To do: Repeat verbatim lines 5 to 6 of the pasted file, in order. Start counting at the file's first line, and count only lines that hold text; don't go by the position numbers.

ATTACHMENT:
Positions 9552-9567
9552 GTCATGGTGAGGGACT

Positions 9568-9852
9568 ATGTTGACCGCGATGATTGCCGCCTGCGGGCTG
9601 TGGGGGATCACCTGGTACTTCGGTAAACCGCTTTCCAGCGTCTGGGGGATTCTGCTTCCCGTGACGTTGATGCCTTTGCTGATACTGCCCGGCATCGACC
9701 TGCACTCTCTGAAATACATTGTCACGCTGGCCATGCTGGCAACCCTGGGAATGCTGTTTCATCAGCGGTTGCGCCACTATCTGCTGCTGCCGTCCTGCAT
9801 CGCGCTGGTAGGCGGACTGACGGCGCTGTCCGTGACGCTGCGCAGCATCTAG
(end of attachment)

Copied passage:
9601 TGGGGGATCACCTGGTACTTCGGTAAACCGCTTTCCAGCGTCTGGGGGATTCTGCTTCCCGTGACGTTGATGCCTTTGCTGATACTGCCCGGCATCGACC
9701 TGCACTCTCTGAAATACATTGTCACGCTGGCCATGCTGGCAACCCTGGGAATGCTGTTTCATCAGCGGTTGCGCCACTATCTGCTGCTGCCGTCCTGCAT